As Adam Ant once said, ridicule is nothing to be scared of – words Hurts should take to heart, as their second album will provoke a fair bit of it. Anyone who doesn't revel in the sound of twentysomethings recreating 1980s pomp-rock should look away now: though the duo now incorporate spasms of grotty, Nine Inch Nailsy guitar (check out The Road and Cupid, in particular), Exile is still defined by its synth-pop froideur. The billowing music is matched by towering emotions: the lyrics to Miracle and several others suggest that vocalist Theo Hutchcraft is feeling thoroughly messed around by an intimate ("Look at all the damage you have done/ In time you can see what a savage I've become"). This state of high drama is sustained over the whole album; even relatively scaled-down numbers, such as The Crow, are weighty with gloom and regret. Luckily, Hutchcraft and keyboardist Adam Anderson are also endowed with that other pomp-rock characteristic – a gift for striding, anthemic choruses that turn even the most overwrought songs into unshakeable earworms.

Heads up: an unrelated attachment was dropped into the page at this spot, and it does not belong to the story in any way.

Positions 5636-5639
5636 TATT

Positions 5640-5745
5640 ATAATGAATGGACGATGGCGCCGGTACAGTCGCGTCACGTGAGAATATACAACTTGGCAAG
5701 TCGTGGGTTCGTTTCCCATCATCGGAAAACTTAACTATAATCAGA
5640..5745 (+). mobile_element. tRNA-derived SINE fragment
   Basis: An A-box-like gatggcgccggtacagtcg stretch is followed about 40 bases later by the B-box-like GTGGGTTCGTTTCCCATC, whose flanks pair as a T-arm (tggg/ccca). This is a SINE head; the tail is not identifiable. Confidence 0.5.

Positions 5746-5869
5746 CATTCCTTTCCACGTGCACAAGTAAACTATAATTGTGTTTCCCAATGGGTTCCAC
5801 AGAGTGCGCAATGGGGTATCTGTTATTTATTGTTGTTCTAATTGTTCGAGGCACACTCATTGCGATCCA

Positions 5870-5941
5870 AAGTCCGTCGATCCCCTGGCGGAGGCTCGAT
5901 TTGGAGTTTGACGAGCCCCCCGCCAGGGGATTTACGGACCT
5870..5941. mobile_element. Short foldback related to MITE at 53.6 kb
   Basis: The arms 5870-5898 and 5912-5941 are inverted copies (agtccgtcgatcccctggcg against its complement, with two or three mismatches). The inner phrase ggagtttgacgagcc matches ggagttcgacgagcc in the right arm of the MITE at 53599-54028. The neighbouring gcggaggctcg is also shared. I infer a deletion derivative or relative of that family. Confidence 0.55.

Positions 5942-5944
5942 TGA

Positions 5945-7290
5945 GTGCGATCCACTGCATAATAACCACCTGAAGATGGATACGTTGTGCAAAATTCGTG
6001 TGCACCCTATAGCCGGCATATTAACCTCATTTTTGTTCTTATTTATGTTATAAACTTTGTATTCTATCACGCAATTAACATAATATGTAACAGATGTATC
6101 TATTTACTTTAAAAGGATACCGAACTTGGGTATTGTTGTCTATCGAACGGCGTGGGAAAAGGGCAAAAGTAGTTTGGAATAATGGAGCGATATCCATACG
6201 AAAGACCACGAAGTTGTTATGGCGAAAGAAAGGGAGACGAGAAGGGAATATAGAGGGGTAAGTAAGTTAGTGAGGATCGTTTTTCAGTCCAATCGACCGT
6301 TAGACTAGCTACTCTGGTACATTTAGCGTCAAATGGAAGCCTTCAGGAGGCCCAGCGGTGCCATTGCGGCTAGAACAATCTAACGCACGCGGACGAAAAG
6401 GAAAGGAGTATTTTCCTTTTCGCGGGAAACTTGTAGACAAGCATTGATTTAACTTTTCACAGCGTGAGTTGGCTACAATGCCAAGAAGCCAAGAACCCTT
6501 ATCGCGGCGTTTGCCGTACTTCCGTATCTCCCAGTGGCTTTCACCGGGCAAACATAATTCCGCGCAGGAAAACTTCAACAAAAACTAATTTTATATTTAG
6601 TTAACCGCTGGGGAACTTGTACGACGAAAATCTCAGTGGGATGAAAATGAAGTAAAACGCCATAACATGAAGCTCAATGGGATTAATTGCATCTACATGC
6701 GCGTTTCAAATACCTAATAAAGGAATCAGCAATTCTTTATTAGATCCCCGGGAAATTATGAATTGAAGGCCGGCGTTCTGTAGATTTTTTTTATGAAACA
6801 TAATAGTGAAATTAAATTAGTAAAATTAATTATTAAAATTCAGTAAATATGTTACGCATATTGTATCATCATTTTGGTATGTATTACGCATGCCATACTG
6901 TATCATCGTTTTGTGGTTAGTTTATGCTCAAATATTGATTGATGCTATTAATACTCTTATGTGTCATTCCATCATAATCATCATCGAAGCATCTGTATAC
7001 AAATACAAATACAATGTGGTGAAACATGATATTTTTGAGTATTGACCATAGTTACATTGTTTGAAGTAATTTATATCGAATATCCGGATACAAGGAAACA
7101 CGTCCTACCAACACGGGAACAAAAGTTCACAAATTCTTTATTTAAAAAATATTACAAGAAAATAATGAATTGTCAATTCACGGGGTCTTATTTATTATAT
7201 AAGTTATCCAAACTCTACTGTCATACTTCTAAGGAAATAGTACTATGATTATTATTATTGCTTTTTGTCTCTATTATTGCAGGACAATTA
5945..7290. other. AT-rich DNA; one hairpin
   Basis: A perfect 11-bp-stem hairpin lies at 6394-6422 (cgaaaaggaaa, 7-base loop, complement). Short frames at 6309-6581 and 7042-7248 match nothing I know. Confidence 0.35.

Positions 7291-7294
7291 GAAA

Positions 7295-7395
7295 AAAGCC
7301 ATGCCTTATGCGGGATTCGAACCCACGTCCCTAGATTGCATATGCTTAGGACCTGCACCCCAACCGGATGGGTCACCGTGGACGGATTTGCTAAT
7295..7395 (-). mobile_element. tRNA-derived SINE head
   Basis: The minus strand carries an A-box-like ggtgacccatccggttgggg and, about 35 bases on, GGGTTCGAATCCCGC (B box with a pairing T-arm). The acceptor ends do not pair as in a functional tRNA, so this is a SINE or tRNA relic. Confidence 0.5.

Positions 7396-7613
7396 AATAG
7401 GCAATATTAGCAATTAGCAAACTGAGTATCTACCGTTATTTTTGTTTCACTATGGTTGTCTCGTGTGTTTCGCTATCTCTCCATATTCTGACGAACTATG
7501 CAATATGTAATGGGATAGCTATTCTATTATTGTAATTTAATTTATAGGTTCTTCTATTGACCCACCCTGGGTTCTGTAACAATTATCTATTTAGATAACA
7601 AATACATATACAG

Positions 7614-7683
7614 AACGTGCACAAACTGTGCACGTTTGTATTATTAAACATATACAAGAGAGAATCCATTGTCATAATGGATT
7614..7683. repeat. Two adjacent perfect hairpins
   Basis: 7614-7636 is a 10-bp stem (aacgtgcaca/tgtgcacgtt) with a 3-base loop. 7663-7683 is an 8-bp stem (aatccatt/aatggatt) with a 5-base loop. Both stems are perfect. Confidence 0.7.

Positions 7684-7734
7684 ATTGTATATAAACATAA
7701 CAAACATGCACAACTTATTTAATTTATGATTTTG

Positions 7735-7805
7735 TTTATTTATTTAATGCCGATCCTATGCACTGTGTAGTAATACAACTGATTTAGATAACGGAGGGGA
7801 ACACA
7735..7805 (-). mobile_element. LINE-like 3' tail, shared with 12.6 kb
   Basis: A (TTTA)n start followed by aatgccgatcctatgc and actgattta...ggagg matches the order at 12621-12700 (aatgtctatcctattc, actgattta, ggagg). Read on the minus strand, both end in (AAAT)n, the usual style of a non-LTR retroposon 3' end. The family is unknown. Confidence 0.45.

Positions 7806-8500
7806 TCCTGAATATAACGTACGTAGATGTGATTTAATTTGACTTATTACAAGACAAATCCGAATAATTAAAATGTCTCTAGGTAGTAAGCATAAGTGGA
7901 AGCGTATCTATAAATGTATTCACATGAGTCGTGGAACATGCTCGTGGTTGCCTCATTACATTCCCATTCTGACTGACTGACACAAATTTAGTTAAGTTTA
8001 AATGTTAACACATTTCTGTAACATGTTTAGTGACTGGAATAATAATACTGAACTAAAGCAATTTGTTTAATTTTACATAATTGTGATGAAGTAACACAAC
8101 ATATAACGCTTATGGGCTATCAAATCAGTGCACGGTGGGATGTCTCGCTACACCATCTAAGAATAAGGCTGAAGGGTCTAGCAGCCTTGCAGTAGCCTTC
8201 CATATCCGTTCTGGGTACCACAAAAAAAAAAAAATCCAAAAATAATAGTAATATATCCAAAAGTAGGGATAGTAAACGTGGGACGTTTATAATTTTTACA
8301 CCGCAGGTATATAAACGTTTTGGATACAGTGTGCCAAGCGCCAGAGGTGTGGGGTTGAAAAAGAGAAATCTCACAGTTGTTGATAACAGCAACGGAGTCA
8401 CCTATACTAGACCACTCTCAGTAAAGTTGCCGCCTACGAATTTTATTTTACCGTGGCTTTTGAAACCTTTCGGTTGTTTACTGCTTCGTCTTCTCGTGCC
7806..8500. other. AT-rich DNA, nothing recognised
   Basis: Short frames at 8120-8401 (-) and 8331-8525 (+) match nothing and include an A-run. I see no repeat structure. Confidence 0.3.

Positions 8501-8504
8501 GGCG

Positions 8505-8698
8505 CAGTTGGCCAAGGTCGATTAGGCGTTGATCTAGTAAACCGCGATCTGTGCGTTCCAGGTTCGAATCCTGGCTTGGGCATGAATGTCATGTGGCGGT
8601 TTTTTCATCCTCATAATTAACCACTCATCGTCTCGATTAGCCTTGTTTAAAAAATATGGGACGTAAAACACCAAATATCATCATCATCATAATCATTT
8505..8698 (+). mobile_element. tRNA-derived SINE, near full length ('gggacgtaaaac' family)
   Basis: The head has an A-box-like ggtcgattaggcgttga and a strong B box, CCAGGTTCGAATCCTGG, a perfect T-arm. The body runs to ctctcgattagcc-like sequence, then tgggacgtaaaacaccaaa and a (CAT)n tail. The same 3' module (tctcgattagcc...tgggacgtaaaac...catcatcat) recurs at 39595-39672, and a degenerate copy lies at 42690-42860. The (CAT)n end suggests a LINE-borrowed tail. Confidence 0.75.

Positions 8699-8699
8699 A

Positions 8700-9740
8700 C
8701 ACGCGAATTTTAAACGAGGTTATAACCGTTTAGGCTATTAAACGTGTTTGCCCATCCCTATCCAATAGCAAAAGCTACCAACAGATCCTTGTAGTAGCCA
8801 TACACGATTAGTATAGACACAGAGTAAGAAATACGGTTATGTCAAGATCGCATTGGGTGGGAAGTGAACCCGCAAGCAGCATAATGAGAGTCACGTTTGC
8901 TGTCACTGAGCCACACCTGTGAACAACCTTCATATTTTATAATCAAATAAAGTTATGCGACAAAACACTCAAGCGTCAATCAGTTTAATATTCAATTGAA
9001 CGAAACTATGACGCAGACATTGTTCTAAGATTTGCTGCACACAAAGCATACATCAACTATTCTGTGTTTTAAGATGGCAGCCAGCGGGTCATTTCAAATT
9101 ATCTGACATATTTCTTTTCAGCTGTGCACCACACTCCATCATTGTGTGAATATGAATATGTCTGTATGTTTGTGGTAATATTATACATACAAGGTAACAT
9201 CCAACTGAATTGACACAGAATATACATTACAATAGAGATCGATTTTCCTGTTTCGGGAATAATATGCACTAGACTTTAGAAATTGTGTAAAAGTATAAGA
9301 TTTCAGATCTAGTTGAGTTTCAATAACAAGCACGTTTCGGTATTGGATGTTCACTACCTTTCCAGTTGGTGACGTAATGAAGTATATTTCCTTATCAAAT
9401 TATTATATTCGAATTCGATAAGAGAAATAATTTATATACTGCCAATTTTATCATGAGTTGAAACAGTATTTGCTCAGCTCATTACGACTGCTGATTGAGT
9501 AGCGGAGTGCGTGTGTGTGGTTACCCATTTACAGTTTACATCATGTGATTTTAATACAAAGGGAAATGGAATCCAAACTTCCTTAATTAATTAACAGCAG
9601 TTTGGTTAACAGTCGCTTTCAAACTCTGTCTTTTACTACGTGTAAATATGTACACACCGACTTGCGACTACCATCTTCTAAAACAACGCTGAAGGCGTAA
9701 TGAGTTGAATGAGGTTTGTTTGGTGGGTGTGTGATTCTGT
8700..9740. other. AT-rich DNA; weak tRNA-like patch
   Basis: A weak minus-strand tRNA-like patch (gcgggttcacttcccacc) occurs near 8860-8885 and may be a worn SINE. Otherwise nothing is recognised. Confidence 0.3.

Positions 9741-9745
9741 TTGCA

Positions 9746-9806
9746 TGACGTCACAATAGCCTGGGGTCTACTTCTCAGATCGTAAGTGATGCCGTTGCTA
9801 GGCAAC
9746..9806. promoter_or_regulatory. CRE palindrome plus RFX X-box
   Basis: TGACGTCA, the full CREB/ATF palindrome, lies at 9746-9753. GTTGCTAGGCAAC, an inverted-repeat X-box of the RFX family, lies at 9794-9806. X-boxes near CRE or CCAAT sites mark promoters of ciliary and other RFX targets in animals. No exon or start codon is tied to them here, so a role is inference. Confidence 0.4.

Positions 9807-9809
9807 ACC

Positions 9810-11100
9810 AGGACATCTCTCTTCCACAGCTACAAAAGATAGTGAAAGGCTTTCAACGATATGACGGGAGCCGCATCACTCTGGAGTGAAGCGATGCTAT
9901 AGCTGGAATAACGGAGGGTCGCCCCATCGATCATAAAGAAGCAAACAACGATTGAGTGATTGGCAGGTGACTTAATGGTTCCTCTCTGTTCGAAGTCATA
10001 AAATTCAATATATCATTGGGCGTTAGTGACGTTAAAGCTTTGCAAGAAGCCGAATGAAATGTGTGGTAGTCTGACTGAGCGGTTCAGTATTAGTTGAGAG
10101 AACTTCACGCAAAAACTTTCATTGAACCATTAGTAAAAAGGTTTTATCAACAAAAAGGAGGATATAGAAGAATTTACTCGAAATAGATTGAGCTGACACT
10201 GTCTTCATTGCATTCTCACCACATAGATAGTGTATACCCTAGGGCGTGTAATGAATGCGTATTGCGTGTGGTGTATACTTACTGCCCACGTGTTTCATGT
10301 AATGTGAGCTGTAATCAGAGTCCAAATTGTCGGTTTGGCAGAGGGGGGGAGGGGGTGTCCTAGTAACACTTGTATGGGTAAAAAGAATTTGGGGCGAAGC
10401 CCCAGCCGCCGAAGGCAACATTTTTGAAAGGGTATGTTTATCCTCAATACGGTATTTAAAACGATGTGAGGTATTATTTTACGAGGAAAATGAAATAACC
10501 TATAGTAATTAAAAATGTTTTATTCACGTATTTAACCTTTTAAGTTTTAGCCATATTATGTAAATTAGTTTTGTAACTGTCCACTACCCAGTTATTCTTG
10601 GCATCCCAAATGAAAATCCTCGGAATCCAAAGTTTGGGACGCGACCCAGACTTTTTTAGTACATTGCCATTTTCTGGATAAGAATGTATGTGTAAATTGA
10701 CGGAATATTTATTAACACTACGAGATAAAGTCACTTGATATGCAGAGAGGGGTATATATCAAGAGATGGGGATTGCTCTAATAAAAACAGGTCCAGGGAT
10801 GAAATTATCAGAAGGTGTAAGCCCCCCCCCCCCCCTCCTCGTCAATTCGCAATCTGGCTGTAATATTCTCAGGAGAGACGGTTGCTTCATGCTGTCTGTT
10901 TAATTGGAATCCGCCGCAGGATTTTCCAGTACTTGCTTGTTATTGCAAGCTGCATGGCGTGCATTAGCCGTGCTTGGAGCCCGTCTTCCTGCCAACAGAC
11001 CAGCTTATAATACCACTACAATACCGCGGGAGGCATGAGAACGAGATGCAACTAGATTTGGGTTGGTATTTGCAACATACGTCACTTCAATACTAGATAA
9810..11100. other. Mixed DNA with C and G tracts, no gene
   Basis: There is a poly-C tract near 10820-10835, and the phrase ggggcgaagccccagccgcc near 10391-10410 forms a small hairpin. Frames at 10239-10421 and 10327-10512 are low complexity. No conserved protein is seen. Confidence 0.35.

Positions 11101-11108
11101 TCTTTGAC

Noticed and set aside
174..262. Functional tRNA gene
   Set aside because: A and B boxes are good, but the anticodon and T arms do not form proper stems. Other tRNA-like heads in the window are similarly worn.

Hurts: Exile – review
Caroline Sullivan writes about rock and pop for the Guardian